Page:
Can austerity programs make economies grow? A fierce debate is going on, starting with a study by Alberto Alesina. Now, he replies to his critics. To me, Alesina sounds softer. He attacks Paul Krugman, but he admits that spending cuts might reduce growth in the short run if they are badly executed – while still stressing that they were the only way to get government debt down.
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Should debt-stricken governments cut their spending? Should they raise taxes? Or will such measures kill growth and make everything worse? There is a fierce debate going on. The current discussion started with an influential paper by Harvard economists Alberto Alesina and Silvia Ardagna. Their study was taken for evidence by many journalists and politicians that countries grow faster if governments cut their spending. Spending cuts became a standard proposal for the debt-stricken countries in Europe.
Soon, three IMF researchers called this into question. Put simply, they said: Alesina/Ardagna’s selection of countries had a bias that made growth seem larger than it actually is. Christina and David Romer have a different way of dealing with the data (unguarded access here). Paul Krugman called the paper “deeply flawed”, the examples “bad”. Not too long ago, Christina Romer again attacked Alberto Alesina. In Germany, our F.A.Z. Sunday paper and Zeit’s blog “Herdentrieb” joined the debate (both links are in German). Alesina himself took up some technical issues on his website. Bocconi economist Roberto Perotti also stroke back and criticized the IMF method.
So I asked Alberto Alesina about his views in a short telephone interview. He is angry at Krugman. “Paul Krugman is the perfect example of somebody who creates a strawman of a paper to attack it and thereby make a point he wants to make, which is every country should increase spending, no matter what, including Greece”, Alesina says. “My paper has never claimed that every fiscal adjustment is expansionary. It just claimed that there have been examples in which some well-designed policy packages, based on spending cuts and other measures, have been associated with a positive impact on the economy.” He points to Finland and Sweden in the mid-90s as well as Canada. “The question is when you take an average of all the fiscal adjustments that ever occurred, whether the average is expansionary or recessionary.”
Today, Alesina sounds softer to me than he did when the paper had just been published. In a VoxEU post by Alesina et al., the authors wrote: “More often than not spending cuts boost growth even in the very short run.” Today, Alesina says that “a well executed package of spending cuts can be done without going into a recession. This is what I believe the evidence about historical experience says”. The paper itself, however, contains neither of these claims, if read carefully. Alesina and Ardagna do not explicitly stress that they only deal with some examples. But they do not explicitly conclude that spending cuts are expansionary either. In fact, they deal with a different question. They ask: “Is raising taxes or cutting spending more likely to result in a stable fiscal outlook?” And their answer is: “Our results suggest that tax cuts are more expansionary than spending increases in the cases of a fiscal stimulus”. This is only a relative comparison and tells nothing about expansionary effects of spending cuts in general.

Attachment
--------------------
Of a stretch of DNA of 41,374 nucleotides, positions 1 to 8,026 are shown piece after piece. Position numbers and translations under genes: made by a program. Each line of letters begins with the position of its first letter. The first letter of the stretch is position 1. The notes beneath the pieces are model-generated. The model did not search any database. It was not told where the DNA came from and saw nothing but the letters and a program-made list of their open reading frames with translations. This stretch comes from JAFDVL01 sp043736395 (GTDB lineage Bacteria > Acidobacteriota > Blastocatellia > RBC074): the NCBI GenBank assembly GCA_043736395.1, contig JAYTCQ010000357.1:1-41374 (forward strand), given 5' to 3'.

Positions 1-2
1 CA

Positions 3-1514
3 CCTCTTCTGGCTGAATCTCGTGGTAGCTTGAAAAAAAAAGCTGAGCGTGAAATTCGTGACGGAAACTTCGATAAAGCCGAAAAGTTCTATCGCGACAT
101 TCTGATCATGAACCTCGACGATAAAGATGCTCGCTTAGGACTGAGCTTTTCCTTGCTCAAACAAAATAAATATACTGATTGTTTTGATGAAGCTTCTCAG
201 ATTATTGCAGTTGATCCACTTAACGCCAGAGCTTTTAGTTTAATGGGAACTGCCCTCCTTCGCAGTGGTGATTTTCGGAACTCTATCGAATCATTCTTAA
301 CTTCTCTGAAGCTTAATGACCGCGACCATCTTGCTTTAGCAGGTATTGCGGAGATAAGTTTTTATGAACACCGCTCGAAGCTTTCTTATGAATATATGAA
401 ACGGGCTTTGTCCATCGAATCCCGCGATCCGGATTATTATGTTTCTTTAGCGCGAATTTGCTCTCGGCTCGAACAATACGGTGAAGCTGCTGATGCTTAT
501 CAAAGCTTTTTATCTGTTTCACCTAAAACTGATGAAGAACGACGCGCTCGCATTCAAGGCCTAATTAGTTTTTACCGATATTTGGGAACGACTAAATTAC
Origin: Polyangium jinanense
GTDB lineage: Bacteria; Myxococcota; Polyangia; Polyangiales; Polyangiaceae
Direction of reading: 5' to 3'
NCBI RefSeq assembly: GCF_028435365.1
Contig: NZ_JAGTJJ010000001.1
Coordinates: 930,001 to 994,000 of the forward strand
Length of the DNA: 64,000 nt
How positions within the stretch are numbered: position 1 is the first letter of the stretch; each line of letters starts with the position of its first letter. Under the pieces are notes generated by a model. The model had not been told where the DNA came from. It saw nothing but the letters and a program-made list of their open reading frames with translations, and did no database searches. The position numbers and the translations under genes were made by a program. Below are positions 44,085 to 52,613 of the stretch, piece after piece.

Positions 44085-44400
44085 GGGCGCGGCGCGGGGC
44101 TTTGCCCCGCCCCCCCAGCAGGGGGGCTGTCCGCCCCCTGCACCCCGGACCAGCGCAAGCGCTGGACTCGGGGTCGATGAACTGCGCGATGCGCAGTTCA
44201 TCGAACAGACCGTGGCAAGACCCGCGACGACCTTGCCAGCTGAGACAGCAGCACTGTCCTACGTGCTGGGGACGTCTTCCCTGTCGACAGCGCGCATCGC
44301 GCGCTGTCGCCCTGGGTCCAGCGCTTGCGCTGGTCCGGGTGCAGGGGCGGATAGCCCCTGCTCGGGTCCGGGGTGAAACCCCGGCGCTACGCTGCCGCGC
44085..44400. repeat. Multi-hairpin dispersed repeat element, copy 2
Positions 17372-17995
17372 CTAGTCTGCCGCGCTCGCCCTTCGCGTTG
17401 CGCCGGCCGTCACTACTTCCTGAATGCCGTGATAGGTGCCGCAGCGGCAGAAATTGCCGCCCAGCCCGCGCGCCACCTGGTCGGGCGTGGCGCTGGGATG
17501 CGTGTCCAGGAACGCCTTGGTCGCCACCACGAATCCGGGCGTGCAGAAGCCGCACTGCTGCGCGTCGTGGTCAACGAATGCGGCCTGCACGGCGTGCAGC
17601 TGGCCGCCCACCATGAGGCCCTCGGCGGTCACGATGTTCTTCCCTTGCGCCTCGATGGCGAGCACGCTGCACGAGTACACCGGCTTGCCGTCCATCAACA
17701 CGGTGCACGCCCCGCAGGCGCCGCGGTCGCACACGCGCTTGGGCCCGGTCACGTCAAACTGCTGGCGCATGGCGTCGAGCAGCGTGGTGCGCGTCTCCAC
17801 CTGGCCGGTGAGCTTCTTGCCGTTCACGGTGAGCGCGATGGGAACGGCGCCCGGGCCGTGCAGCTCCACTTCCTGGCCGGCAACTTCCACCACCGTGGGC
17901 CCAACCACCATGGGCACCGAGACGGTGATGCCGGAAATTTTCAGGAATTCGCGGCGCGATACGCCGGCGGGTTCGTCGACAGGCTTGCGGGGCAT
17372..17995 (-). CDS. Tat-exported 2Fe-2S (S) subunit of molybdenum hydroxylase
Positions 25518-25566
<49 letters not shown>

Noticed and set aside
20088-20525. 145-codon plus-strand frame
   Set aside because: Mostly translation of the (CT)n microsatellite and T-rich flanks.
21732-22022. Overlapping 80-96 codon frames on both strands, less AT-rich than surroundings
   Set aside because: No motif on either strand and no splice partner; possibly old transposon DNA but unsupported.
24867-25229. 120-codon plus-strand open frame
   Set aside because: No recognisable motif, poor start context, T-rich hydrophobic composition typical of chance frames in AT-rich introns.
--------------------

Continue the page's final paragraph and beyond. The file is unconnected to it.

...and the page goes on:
In our phone interview, Alesina did not regard his paper as a policy guide for heavily indebted countries such as the US and the Eurozone countries. “Some people have read the paper and said: Therefore fiscal adjustment today is expansionary. They may be right or wrong, I don’t know, the paper makes absolutely no claim about this”, he says. Alesina sees several factors which make fiscal adjustments harder:
* After banking crises, recovery is very slow even before fiscal adjustment starts.
* There are many countries which have to do fiscal adjustments at once.
* Within the Euro zone, countries cannot devaluate their currency.
But he also sees factors which make fiscal adjustments easier:
* Labor market reforms, which achieve wage moderation, are still possible in most countries.
* Monetary policy can help: “I am afraid that the ECB will have to continue to be very dovish, because that is the only way out.”
What remains for current policy? Alesina thinks there is only little debate about two points: “The only way to really achieve a stabilization of the debt to GDP ratio is to stop the growth of spending. If you don’t stop the growth of certain automatic spending like pensions and health, you won’t reduce deficit in the long run”, he says. And: “In OECD countries, where the tax rate is already very high and government spending is close to 50 percent of GDP, spending cuts are less recessionary than raising taxes.” These are the points about which Alesina sees a consensus.
But I don’t think that the debate will be finished now. So who’s next?
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